There was a post in the Democratic Underground which generated quite a lot of amusement in Conservative circles a couple of weeks ago. Put simply, the poster believed that since the government can print money, it can never really go broke. Here is the post.
Let’s say that you have the ability to print your currency using your computer printer, and every merchant accepted your printouts as a valid exchange for goods and services. You need to pick up your dry cleaning? You printout a $20 bill and your cleaners hand over your garments without question. Same would be true for your mortgage, groceries, car note, etc. Your creditors even accept your printouts as payment on your debts.
Given this, how can you ever be broke? Answer, you cannot be broke. The U.S. government is not in debt simply because it can create currency to pay off the debt, and our creditors gladly accept our currency as payment on our debts. You see, the world needs our dollars because the world needs oil, and in order to buy oil, you need dollars, which means that the world needs to stockpile dollars, and that means that the U.S. can print all of the money that it wants without incurring massive hikes in interest rates to attract lenders.
So, why the hue and cry about America being broke? Simple. The elites in this country need to create a defcit and scarcity crisis in order to dissuade the public from voting for increased social spending on things like a universal health care program, better education, better benefits for SS recipients better infrastructure, etc. You cannot argue against the logic nor the need for these programs, but you can argue that you cannot pay for them. Additionally, more social spending means that the public is not as dependent on corporate America for their economic survival. For example, if you have universal healthcare, you don’t have to take a job just for the health benefits. If you have a generous Social Security program, you don’t have to invest in the market.
To be fair, the majority of responses to this display of economic illiteracy correctly pointed out that the large scale printing to money to pay the country’s debts would lead to hyper-inflation, with many using Weimar Germany as an example. That is all true, but I think it is worth exploring why this is the case. In doing so, perhaps we can clear up some misperceptions about money and the national debt.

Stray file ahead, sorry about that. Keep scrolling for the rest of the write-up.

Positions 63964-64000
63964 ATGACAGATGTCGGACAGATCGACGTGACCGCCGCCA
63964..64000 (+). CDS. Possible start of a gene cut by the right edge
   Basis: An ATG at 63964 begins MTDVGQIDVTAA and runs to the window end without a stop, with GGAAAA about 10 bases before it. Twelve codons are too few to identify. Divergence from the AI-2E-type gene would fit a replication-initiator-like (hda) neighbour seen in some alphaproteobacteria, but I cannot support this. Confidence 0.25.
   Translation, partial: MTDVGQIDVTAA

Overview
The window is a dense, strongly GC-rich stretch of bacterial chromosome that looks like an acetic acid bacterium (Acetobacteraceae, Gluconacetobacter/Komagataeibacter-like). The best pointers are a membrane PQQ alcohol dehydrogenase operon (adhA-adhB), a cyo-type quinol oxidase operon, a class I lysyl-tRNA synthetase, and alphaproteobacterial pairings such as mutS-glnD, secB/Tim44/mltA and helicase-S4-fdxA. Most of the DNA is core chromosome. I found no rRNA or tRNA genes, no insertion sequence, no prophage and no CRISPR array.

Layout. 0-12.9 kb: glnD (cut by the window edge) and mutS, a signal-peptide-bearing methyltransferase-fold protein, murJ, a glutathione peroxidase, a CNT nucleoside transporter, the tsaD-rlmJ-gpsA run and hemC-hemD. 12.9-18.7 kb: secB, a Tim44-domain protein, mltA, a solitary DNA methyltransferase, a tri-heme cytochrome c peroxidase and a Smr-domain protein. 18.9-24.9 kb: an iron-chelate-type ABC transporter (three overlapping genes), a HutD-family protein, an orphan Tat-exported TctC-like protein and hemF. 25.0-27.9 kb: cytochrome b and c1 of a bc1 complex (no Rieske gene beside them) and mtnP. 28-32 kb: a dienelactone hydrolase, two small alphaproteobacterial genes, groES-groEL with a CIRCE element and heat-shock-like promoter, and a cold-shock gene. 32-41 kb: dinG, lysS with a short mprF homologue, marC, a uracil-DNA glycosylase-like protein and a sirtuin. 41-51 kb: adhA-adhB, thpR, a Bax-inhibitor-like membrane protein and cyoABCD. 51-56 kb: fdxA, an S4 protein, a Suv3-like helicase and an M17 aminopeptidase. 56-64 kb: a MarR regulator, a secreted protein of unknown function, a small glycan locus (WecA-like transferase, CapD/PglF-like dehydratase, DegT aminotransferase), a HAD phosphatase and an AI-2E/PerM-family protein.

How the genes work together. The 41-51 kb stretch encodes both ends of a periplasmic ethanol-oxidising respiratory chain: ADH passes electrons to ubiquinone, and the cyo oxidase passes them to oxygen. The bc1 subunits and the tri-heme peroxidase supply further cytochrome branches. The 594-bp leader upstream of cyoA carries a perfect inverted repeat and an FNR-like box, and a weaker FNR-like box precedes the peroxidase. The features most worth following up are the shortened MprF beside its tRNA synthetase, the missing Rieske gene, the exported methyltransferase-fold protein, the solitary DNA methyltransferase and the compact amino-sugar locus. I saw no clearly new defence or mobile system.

To begin, those pieces of green paper you have in your wallet are not actually worth anything. I am not some crank urging you to go put and buy gold and silver. Gold and silver are not worth anything by themselves either. What you actually do when you buy something at a store is exchange some good or service you possess for a good or service at the store. When you go to work and get your paycheck, your employer is trading its goods and services for the labor and skills you give it. Bartering is rather cumbersome for all but the simplest of economic activities so in order to facilitate all of this trading, people have invented money. All money is therefore, is simply a method of keeping score, or a medium of exchange.
There are two others uses for money which are a little beyond the scope of this post, but which I have to mention in passing. One is money as a unit of account, that is a way of expressing how much a good or service is worth compared to other goods and services. It makes more sense to refer to prices in dollars or euros than terms of varying goods. The third use of money is as a store of value. This means that money can be used to store wealth. You know that the dollars in your pocket will still be worth something next week and can be easily traded.